New Details on Mother's Arrest After Baby Found in Woods of Manchester, NH

"What do they tell when a plane goes down? Save yourself first," Alexandra Eckersley, daughter of Red Sox legend Dennis Eckersley, said when investigators why she hadn't taken the baby with her, according to court documents

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Update(Dec. 29 9:24 p.m.): The Eckersley family issued a statement expressing shock at the situation, gratitude to first responders and a desire for people to withhold judgment about their daughter.

UPDATE (Dec. 28, 2022, 11:04 a.m.): Manchester police have shared more information on the condition of the boy rescued from the woods.

New details were revealed in court Tuesday about the premature baby, likely born on Christmas, found in a tent in the woods after allegedly being left in the cold for over an hour in Manchester, New Hampshire.

Alexandra Eckersley, the daughter of Baseball Hall of Fame pitcher and longtime Red Sox announcer Dennis Eckersley, faces charges including felony assault and endangering the welfare of a child.

The baby boy, believed to be born three months early, is 4.4 lbs. and was taken to a hospital, officials said. He survived at least 73 minutes in the 15-degree weather, even while a state police dog was brought in to help find what officials believed would be a body.

Eckersley, 26, is also charged with lying to authorities. She called 911 to say she had given birth in the woods near the West Side Ice Arena, then led officers in the wrong direction, investigators said, because she and her boyfriend didn't want to give the location of the tent, in an encampment for the unhoused, where she was living.

Asked why she hadn't taken the baby with her, she said, "What do they tell when a plane goes down? Save yourself first," according to an affidavit filed in court.

Alexandra Eckersley remained in the hospital Tuesday morning. Police arrested her on an unrelated warrant for endangering the welfare of a child. She also has been charged with felony reckless conduct in connection with this recent incident, police said.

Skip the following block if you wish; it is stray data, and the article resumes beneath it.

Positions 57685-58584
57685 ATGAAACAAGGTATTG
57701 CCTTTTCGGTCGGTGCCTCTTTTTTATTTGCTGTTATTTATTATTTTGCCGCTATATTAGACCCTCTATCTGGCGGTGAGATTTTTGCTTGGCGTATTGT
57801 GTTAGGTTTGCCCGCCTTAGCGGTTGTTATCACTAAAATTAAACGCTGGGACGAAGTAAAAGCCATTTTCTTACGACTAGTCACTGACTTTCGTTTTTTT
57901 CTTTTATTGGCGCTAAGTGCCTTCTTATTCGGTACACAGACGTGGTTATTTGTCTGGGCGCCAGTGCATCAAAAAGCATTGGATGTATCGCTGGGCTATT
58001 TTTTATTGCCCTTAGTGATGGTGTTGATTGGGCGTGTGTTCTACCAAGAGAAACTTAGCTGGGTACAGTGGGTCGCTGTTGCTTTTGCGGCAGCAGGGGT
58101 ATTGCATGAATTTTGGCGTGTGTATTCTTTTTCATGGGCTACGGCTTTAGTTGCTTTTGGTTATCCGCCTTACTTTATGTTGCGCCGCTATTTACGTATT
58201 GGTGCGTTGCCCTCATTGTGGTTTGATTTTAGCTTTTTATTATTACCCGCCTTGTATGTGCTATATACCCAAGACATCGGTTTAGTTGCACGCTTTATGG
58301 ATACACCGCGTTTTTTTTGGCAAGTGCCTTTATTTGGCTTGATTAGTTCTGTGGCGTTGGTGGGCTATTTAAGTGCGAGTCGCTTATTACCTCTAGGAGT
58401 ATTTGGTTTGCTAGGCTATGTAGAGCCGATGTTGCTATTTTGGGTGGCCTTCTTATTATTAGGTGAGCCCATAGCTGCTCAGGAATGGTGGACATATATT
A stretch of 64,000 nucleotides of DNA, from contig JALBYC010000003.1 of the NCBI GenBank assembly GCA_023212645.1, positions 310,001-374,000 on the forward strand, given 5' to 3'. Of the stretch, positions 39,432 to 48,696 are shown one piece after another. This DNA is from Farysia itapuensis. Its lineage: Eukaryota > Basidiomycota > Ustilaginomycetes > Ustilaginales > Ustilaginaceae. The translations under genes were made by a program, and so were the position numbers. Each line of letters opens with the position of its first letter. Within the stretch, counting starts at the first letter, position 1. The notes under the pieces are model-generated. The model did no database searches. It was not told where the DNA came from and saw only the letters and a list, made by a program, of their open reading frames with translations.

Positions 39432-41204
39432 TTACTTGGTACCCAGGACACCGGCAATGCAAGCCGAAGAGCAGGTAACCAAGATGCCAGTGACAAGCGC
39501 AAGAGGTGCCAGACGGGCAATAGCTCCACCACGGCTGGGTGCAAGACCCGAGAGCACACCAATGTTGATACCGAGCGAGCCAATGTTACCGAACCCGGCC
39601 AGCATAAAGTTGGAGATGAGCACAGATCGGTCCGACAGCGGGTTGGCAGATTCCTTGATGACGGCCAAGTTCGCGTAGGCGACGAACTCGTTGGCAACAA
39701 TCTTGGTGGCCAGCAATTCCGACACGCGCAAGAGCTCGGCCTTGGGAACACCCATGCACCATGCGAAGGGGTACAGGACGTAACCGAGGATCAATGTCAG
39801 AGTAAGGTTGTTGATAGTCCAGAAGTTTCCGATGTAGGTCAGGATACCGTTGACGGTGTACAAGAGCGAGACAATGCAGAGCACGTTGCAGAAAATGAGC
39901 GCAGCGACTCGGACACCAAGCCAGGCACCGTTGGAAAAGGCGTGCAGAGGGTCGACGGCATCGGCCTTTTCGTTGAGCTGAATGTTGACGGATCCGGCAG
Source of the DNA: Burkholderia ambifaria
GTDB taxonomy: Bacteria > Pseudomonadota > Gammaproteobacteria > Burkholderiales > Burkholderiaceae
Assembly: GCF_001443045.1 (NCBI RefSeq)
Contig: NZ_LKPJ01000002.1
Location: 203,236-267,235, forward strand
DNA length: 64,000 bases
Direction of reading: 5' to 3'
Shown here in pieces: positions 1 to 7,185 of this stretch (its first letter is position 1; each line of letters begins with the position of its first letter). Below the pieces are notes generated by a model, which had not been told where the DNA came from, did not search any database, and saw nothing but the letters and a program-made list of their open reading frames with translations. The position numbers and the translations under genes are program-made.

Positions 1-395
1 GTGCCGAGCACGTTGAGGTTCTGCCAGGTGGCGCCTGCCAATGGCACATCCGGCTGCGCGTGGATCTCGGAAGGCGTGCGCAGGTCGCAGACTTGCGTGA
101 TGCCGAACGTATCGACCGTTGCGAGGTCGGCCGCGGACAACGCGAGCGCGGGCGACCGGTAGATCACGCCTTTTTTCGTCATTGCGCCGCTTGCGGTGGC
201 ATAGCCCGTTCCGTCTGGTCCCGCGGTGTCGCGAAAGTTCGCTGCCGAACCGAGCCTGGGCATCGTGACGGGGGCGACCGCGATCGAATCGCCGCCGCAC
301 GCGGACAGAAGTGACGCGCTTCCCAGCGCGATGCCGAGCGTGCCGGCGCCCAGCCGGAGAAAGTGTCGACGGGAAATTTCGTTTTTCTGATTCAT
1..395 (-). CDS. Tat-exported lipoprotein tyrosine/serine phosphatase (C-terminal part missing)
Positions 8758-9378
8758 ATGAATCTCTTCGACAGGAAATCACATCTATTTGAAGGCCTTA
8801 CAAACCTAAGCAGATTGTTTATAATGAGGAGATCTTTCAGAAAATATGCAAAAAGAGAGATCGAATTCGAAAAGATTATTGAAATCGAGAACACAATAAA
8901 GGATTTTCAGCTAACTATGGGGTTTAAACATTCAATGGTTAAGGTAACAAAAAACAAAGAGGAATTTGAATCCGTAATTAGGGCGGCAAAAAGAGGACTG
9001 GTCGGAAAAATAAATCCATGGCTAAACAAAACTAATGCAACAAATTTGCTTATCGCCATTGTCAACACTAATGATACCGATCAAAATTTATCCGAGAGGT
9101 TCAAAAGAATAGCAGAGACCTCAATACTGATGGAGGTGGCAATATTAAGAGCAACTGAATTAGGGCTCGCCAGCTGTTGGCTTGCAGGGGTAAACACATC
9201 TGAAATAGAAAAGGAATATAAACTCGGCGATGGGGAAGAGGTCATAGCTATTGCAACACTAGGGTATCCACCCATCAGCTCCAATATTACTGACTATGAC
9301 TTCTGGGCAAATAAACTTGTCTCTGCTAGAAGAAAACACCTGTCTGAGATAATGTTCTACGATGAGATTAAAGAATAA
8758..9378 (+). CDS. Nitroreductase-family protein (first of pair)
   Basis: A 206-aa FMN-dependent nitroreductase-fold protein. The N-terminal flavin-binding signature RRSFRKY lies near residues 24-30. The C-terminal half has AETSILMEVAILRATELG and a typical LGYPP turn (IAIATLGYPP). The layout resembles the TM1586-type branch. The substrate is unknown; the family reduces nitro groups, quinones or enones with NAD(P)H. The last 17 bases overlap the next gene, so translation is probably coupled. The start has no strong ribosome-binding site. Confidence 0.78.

Manchester police and fire, along with American Medical Response, searched in the area that Eckersley initially directed them to, but did not find the baby, according to Manchester police. Two first responders said Eckersley appeared to be on drugs, but Eckersley said she hadn't used for two days, according to the affidavit.

Eventually, she gave the location of where her son was, and he was retrieved — still moving and struggling to breathe — an hour and 13 minutes after she called 911, officials said. She told them she believed the baby was born between 11:30 p.m. and midnight on the night of Christmas.

She said she hadn't known she was pregnant, though a confidante said Eckersley had told her a week earlier she was pregnant, and about four or five months along, investigators said in the documents.

Alexandra Eckersley, 26, has been charged with felony reckless conduct, Manchester police said, after her newborn was found around 2 a.m. Monday naked and alone in the woods in 18-degree weather.

Eckersley faced the charges from a hosptial bed and was ordered held on $3,000 bail. Her attorney argued her client was traumatized.

"I don't think it's unreasonable at all that she was disoriented, confused, possibly suffering from hypothermia if she had just given birth outside in the elements," attorney Jordan Strand said.

Eckersley's boyfriend, who was allegedly with Eckersley until police arrived, may face charges in the case as well, prosecutors said.

Authorities haven't given the condition of the baby, but said first responders on scene had to perform life-saving treatment, and that the baby was believed to need intubation to help him breathe.

"They started immediately assisting the baby to breathe and keeping the baby warm and they rushed to the hospital in the fire engine," Manchester Fire Chief Jon Starr said Monday. "We were amazed that the baby was still alive but that just speaks to the professionalism of first responders here in Manchester."

Alexandra Eckersley is Dennis Eckersley's daughter, a representative for the baseball player confirmed to NBC10 Boston. The family had no comment.

Investigators spoke to Alexandra Eckersley's mother Tuesday morning and said they had a standing offer that she could come home, if she got treated for drug use, prosecutors said.

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